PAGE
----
What you need to know to avoid claim denials and to maximize practice revenue
Despite your best efforts to follow billing guidelines, payers still deny your claims. Or in some cases, they pay you and then take the money back. Experts say you can’t ever eliminate denials and post-payment recoupment entirely, but you can reduce them by focusing on coding and documentation compliance. Listed below are eight of the most common reasons for denials and how to avoid them.
- Incorrect patient status (i.e., new versus established)
How to get paid: Don’t make assumptions. A patient who is new to you isn’t necessarily a new patient per official definitions. For example, did the patient have an audio-visual telehealth appointment within the past three years? If so, they’re considered an established patient even if they’ve never been seen in person.
Was the patient who was seen within three years by another physician in the same clinic? If so, they’re also an established patient. If taxonomy codes (aren’t) set up correctly, this will impact coding.
Be mindful of non-physician providers who see new patients and bill under their own nation provider identifier. If a physician sees those same patients within three years, the patients are considered established.
- Incorrect applications of prolonged services codes with office visit evaluation and management (E/M) codes
How to get paid: Know the rules. In the past, physicians could report a prolonged services E/M code in addition to any other E/M office visit code. However, in 2021, Medicare and current procedural terminology (CPT) rules and codes changed. What do you need to know? Consider the following:
Report the right codes. For Medicare, the prolonged services code is G2212. For non-Medicare, it’s 99417.
Know when to report prolonged services. Physicians can only report G2212 or 99417 with 99205 or 99215 when the physician selects the E/M code based on total time (not medical decision-making). Also be sure to append modifier -25 to the base E/M code.
Note minimum time thresholds for Medicare versus non-Medicare. See the chart below for more information.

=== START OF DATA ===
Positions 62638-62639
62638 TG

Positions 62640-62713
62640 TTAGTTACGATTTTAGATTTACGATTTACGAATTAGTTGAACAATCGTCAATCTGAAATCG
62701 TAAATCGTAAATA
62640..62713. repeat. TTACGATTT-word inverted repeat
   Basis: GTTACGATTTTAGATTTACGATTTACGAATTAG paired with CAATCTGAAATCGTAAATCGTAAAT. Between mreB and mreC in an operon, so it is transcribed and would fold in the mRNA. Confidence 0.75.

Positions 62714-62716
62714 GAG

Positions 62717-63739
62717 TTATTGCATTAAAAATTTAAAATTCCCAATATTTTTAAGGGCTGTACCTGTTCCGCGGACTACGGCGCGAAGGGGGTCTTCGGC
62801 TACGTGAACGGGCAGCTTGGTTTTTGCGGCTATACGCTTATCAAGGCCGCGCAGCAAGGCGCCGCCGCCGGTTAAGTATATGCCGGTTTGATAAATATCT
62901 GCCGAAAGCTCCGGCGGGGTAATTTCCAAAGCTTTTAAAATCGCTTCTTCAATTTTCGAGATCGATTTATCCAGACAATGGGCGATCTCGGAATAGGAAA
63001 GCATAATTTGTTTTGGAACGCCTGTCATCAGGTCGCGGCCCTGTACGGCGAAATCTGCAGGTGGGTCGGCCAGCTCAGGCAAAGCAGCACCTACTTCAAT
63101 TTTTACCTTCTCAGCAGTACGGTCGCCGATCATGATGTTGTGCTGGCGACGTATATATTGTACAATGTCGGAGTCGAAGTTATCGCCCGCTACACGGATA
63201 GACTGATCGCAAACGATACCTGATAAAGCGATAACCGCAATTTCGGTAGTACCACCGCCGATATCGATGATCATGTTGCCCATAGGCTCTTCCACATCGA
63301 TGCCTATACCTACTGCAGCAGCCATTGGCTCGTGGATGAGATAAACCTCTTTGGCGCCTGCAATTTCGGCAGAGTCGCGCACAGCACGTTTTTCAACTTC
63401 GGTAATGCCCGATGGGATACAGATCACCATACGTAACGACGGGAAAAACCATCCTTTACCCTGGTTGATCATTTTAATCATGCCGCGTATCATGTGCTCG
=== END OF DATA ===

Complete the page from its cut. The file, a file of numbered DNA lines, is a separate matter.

Be sure to document the total face-to-face or non–face-to-face time spent with the patient on the date of the encounter, as well as why additional time beyond the usual service was required.
- Invalid medical codes
How to get paid: Stay abreast of annual coding changes. So many practices don’t keep up with the coding changes.
What are some recently updated diagnoses? Consider the following:
Headache. Report R51.0 or R51.9.
Low back pain. Report M54.50, M54.51 or M54.59.
Cough. Report R05.1, R05.2, R05.3, R05.4, R05.8 or R05.9.
Similarly, physicians who don’t stay on top of coding changes also run the risk of reporting invalid procedure codes. Example: G0297 for lung cancer screening; this code was deleted in 2021 and replaced by 71271. In addition, in 2022, Centers for Medicare & Medicaid Services (CMS) finalized the addition of proposed CPT code 99X21 as new CPT code 99437 (chronic care management services, each additional 30 minutes, by a physician or other qualified health care professional, per calendar month). CMS also adopted new guidelines for musculoskeletal procedures, including nonmanipulative care, and continues to publish new vaccine codes for COVID-19.
Another helpful pointer is to know when a singular combination code (rather than multiple diagnosis codes) is required. For example, when a patient has type 2 diabetes with chronic kidney disease, report E11.22. When a patient has hypertension with chronic kidney disease, report I12-. When a patient has heart failure with hypertension and chronic kidney disease, report I13-. Payers will deny claims when physicians don’t follow these coding rules.
For More Information: https://www.medicaleconomics.com/view/the-2022-coding-guide